The value of wages in real terms has been falling consistently since 2010, the longest period for 50 years.
The decline, which means that the cost of living is outstripping salaries, was attributed to low growth in productivity, or the goods and services that are produced in relation to the workforce.
Well, yes, sorta. But a more convincing one is, I think, that we’ve not seen the growth in unemployment that we might have expected. Instead of firing people in these bad times companies have been restraining wages. This leads to both higher employment than might have occurred and, of course, lower productivity.
You might ay that this is just quibbling. But there’s an important point behind it. We all do indeed want wages to grow faster than inflation for we do all indeed want living standards to improve. But e’ve got to identify what the problem is properly before we can try to solve it.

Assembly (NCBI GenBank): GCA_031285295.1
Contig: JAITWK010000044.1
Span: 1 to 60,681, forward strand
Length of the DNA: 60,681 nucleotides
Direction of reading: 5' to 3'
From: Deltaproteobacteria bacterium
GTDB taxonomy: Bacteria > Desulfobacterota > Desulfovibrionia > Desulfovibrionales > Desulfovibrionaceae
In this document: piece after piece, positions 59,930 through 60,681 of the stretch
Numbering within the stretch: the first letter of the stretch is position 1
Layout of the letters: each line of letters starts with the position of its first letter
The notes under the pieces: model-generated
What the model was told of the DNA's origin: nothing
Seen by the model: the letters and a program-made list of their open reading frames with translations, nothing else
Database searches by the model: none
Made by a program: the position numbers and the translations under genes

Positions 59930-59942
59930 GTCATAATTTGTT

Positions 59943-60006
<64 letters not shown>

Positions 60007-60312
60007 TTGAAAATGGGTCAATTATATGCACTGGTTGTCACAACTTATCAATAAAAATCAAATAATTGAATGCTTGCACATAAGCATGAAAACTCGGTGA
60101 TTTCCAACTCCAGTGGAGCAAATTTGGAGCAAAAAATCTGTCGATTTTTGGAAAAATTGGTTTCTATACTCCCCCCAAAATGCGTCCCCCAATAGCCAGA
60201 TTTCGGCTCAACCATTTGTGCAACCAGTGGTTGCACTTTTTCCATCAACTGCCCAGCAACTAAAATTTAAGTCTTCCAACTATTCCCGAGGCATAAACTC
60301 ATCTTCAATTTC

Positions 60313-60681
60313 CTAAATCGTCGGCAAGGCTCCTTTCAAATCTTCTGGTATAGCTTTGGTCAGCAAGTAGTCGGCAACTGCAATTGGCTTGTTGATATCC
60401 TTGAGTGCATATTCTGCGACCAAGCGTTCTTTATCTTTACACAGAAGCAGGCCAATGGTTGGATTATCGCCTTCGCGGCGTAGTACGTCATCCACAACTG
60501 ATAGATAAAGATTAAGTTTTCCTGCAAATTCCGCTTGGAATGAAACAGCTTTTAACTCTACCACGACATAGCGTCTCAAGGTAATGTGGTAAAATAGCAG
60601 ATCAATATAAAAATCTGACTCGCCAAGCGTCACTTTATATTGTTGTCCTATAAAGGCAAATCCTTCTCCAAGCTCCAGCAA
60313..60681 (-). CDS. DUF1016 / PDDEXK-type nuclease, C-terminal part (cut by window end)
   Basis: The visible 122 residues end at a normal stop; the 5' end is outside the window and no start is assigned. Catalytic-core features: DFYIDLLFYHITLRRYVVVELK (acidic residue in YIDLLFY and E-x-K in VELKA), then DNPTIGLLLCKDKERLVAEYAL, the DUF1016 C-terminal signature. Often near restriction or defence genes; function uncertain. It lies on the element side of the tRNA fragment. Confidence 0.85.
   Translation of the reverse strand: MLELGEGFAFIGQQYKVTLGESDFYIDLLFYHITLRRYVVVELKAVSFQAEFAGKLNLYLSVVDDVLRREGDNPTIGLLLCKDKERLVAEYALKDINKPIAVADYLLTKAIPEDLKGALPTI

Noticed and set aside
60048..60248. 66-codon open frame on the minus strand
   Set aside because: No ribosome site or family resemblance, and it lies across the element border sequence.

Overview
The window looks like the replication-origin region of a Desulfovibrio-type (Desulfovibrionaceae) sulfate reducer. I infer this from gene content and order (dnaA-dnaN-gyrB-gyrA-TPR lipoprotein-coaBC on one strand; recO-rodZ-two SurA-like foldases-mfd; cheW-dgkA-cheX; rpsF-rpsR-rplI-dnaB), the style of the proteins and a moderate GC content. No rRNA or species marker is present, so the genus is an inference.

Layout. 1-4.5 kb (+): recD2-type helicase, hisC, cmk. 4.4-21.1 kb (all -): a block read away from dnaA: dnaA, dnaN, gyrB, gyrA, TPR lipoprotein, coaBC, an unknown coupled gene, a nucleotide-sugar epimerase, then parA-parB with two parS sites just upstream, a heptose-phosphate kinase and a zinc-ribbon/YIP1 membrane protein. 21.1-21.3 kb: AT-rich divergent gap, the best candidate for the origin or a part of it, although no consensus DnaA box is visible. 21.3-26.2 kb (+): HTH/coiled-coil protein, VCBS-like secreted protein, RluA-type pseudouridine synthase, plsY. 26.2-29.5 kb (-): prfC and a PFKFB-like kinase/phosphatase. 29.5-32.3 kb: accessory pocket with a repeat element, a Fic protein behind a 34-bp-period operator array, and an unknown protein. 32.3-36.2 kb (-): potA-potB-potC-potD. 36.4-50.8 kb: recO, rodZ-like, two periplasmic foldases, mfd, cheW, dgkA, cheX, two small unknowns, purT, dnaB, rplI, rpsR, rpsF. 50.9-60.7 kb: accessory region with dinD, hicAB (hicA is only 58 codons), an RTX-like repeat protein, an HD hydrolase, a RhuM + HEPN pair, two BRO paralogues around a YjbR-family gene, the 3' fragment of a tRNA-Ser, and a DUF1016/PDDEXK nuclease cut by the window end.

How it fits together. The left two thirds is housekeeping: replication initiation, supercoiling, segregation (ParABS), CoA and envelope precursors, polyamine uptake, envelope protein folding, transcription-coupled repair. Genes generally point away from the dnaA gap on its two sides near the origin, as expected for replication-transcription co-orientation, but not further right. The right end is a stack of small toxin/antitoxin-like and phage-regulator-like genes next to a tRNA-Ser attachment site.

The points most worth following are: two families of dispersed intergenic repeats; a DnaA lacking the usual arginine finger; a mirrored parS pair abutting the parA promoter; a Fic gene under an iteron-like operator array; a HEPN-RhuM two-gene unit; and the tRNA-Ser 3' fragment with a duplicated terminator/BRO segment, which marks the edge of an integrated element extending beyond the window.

And if we say “low productivity” is the problem then we might start trying to solve it through increased productivity measures. Like, say, firing the lowest performing 10% of the workforce: that is a very swift indeed method of improving the productivity of those who remain in employment.
But it’s not obvious that this is what we really want to do. It might well be better that it is wages that take the strain of economic bad times rather than unemployment lines.
If we do say that this is what has been happening then we might come to a rather different solution. For example, decent economic growth will solve this problem nicely. And I’m convinced that one of the great breaks on growth at present is the red tape that bogs down anyone at all attempting to do anything at all new. Cut the red tape, get more growth and we’ll soon enough see wages and productivity rise.
This is, of course, a microeconomic solution but then as I’ve said before in the long run it is all microeconomics.